Knoxville man helped ISIS, say Feds

An example of the books allegedly published by Benjamin Carpenter’s company. He is accused of helping the Islamic terrorist organization ISIS.

A federal judge is expected to make a ruling soon on whether a Knoxville man accused of supporting the Islamic terrorist group ISIS should be allowed to remain free pending trial.

Benjamin Alan Carpenter, 31, is accused of providing material support and resources to the  Islamic State of Iraq and al-Sham (ISIS). 

Carpenter, who is reputed to also go by the name of “Abu Hamza,” is allegedly the head of an international support group for ISIS called Ahlut-Tawhid Publications. The organization primarily translated ISIS propaganda into English and published it, which according to the government constitutes “material support” to the terrorist group.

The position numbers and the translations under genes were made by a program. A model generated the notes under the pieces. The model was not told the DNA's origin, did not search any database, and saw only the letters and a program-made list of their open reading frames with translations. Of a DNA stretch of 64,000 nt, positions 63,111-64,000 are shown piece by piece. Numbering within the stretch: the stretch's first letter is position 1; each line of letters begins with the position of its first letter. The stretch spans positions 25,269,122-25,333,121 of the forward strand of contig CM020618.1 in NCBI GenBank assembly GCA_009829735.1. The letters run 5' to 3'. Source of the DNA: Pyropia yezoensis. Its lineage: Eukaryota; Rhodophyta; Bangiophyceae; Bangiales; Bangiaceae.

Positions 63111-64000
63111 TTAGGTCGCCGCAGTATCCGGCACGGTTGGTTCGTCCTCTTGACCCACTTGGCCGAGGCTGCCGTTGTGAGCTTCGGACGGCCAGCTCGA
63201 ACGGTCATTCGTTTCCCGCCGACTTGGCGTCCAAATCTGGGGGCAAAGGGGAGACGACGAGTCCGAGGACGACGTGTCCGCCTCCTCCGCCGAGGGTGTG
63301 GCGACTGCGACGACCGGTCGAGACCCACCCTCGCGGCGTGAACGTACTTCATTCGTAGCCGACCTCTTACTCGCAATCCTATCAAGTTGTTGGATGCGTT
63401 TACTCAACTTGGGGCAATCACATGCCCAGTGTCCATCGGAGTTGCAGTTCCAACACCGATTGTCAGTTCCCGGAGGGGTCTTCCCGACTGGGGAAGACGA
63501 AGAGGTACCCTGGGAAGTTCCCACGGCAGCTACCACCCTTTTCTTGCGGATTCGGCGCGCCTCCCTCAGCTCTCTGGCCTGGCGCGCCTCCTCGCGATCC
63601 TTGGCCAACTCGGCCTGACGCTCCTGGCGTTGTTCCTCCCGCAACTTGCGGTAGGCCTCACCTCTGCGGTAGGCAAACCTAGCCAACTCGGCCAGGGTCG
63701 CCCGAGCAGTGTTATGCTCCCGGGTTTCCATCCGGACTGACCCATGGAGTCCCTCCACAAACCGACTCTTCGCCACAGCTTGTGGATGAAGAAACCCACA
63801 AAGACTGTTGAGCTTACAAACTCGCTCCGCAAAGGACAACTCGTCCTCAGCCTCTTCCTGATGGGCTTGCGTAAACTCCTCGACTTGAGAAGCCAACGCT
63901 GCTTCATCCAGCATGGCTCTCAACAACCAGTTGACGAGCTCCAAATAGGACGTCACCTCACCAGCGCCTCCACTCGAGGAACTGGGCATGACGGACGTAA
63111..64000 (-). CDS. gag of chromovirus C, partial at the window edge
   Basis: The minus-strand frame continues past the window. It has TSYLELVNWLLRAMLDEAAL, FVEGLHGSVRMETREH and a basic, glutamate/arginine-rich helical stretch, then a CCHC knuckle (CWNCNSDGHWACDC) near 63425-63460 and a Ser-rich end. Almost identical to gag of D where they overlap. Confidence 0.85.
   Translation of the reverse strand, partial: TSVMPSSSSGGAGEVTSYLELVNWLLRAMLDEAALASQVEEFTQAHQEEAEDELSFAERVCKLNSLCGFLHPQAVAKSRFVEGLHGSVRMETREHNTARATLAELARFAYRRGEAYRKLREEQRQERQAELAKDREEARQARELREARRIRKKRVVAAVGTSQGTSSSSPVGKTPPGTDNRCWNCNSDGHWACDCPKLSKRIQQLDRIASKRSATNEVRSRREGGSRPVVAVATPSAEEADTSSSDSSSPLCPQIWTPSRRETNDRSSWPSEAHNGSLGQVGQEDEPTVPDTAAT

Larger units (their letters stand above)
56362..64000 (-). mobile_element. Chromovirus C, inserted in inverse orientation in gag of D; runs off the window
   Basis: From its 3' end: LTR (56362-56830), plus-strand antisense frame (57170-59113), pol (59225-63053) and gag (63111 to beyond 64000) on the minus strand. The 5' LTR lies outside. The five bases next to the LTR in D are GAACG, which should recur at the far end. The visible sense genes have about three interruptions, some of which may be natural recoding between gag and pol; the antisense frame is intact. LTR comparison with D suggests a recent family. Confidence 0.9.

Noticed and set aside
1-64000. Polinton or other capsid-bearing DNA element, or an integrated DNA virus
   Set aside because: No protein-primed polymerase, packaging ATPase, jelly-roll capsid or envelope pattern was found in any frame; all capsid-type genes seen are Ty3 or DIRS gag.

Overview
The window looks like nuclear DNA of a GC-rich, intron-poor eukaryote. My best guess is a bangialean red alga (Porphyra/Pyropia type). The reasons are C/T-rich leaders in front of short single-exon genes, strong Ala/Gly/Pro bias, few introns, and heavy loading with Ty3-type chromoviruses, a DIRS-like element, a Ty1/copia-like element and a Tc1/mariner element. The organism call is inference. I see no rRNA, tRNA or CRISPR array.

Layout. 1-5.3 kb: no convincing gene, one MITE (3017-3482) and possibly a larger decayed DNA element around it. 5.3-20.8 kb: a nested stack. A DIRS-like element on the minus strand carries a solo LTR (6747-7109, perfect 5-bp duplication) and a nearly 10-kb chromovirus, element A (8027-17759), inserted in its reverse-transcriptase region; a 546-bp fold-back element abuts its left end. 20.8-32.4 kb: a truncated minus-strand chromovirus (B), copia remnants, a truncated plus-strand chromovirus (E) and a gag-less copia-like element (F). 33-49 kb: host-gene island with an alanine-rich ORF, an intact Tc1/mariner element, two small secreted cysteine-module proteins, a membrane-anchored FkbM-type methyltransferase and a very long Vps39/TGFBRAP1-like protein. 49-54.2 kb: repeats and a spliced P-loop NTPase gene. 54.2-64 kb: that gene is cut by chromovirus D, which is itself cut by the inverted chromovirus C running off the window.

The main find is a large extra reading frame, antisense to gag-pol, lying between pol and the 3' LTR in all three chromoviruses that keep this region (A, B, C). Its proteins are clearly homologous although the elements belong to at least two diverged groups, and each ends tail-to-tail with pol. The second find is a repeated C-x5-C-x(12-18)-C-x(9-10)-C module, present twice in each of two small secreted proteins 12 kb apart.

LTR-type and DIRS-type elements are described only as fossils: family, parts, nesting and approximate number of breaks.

Unbeknownst to Carpenter, one of the people he believed to be associated with ISIS was actually an undercover FBI agent. When he “provided English-language translations of ISIS media content to that individual for use by ISIS,” his actions triggered his arrest, according to the U.S. Attorney’s Office. 

A federal grand jury returned a sealed indictment against Carpenter on March 23 and he made his initial appearance in court following his arrest the next day. If convicted of the charge, he faces a maximum of 20 years in prison.

A detention hearing was held Monday before  U.S. Magistrate Judge Debra C. Poplin, who heard testimony from several witnesses before stating that she’d take the matter under advisement, according to court records.

His trial is scheduled to begin June 1.

The Knoxville Joint Terrorism Task Force investigated the case. The task force is made up of numerous law enforcement agencies including — specific to this case — the Tennessee Bureau of Investigation, Tennessee  Highway Patrol, Clinton Police Department and Knoxville Police Department, federal prosecutors said.

J.J. Stambaugh can be reached at

Published on April 6, 2021.